“Under the sequential evaluation process for evaluating disability, if it is determined that an individual is not engaging in substantial gainful activity (SGA) and has one more severe medically determinable impairment(s) which do not meet or equal the Listing of Impairments but prevent him or her from performing past relevant work, evaluation of the individual’s capability to do other work becomes necessary”



An individual’s capability and capacity to do other work depends on numerous “vocational factors” that the SSA takes into consideration, including Residual Function Capacity, age, education, and prior work experience. These considerations give the SSA an idea of the type of work you can do (if any). The types of work that can be done “in the national economy” can be classified several ways. One of the ways in which a type of work is classified is by what is called an “exertional level”. The exertional level of a job is defined as “the extent of a specific job’s requirements in the primary strength activities of sitting, standing, walking, lifting, carrying, pushing, and pulling”—that is, how physically demanding a job is given the frequency of exertion needed to complete that job.

This classification of exertion requirements ranges from “sedentary”, “light”, and “medium”. While there are also “heavy” and “very heavy” work classifications, we will only cover the levels of sedentary, light, and medium work.

According to Code of Federal Regulations § 404.1567, the physical exertion scale is as follows:

  1. Sedentary work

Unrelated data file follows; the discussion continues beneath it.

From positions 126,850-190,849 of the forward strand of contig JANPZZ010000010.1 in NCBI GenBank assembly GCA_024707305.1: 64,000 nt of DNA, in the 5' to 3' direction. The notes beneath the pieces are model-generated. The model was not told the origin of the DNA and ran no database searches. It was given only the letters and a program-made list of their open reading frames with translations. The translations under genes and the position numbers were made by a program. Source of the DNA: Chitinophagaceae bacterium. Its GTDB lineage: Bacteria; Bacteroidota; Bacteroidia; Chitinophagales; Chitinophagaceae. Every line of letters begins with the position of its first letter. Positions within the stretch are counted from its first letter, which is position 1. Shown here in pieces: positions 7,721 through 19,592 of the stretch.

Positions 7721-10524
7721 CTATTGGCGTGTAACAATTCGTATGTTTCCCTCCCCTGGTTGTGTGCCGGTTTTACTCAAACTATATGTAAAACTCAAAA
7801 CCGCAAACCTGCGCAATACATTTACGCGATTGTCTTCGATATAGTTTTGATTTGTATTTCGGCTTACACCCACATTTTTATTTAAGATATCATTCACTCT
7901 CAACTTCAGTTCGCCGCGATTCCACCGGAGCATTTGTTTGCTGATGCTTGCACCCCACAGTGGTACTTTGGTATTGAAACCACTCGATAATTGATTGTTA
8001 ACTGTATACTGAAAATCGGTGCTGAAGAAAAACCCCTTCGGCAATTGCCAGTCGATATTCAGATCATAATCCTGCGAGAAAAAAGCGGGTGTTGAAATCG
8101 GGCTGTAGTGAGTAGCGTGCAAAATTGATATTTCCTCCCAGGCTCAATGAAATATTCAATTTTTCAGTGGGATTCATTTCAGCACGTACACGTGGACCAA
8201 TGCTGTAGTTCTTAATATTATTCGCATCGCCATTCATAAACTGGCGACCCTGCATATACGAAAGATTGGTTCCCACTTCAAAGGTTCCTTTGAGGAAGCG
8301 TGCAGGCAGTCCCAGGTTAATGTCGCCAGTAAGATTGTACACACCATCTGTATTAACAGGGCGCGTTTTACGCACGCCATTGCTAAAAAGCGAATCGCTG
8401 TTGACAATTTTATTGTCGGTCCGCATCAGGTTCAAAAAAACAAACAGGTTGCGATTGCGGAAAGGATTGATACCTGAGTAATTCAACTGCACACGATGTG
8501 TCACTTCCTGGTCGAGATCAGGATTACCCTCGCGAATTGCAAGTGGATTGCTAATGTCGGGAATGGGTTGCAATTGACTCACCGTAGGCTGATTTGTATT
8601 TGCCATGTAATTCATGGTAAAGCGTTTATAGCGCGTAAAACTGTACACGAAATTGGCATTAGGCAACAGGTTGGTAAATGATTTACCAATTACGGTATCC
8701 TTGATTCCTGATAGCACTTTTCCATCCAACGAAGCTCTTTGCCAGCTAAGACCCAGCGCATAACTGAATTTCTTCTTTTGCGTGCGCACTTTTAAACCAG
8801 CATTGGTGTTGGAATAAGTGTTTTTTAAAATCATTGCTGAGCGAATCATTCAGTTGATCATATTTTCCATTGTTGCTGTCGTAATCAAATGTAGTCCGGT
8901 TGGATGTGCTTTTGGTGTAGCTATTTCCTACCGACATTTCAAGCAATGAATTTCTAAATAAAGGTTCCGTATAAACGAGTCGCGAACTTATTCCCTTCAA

1. lifting no more than 10 pounds at a time
    2. occasionally lifting or carrying articles like “docket files, ledgers, and small tools”
    3. involves sitting, although “a certain amount of walking and standing is often necessary in carrying out job duties
  2. Light work
    1. lifting no more than 20 pounds at a time
    2. frequent lifting or carrying of objects weighing up to 10 pounds.
    3. requires a “good deal of walking or standing
    4. involves sitting most of the time with “some pushing and pulling of arm or leg controls
    5. if someone can do light work, it is also determined that he or she can also do sedentary work, unless there are additional limiting factors such as loss of fine dexterity or inability to sit for long periods of time
  3. Medium work
    1. lifting no more than 50 pounds at a time
    2. frequent lifting or carrying of objects weighing up to 25 pounds
    3. If someone can do medium work, it is also determined that he or she can also do sedentary and light work


Note the use of “occasionally” and “frequently”—in these cases, “occasionally” means occurring from “very little up to one-third of the time”, while “frequently” means occurring from “one-third to two-thirds of the time”.


In conjunction to exertional levels, work can also be classified in terms of skill level, which pertains to the skill requirements and abilities needed to learn and perform the specified tasks of a specified job.


According to Code of Federal Regulations § 404.1568, the skill requirements scale is as follows:

  1. Unskilled work
    1. needs little or no judgment to do simple duties that can be learned on the job in a short period of time
    2. may or may not require considerable strength
    3. can usually learn to do the job in 30 days, with little specific vocational preparation and judgment
    4. does not gain work skills by doing unskilled jobs
  2. Semi-skilled work
    1. need some skills but does not require doing more complex work duties
    2. may require alertness and ability to pay close attention to processes and tasks
    3. less complex than skilled work, but more complex than unskilled work
    4. coordination and dexterity may be necessary
  3. Skilled work
    1. requires judgment to obtain the proper form, quality, or quantity of production
    2. may require laying out work, estimating quality, determining the suitability and needed quantities of materials
    3. may require making precise measurements, reading blueprints or other specifications
    4. may require making necessary computations or mechanical adjustments to control or regulate the work
    5. may require dealing with people, facts, or figures or abstract ideas at a high level of complexity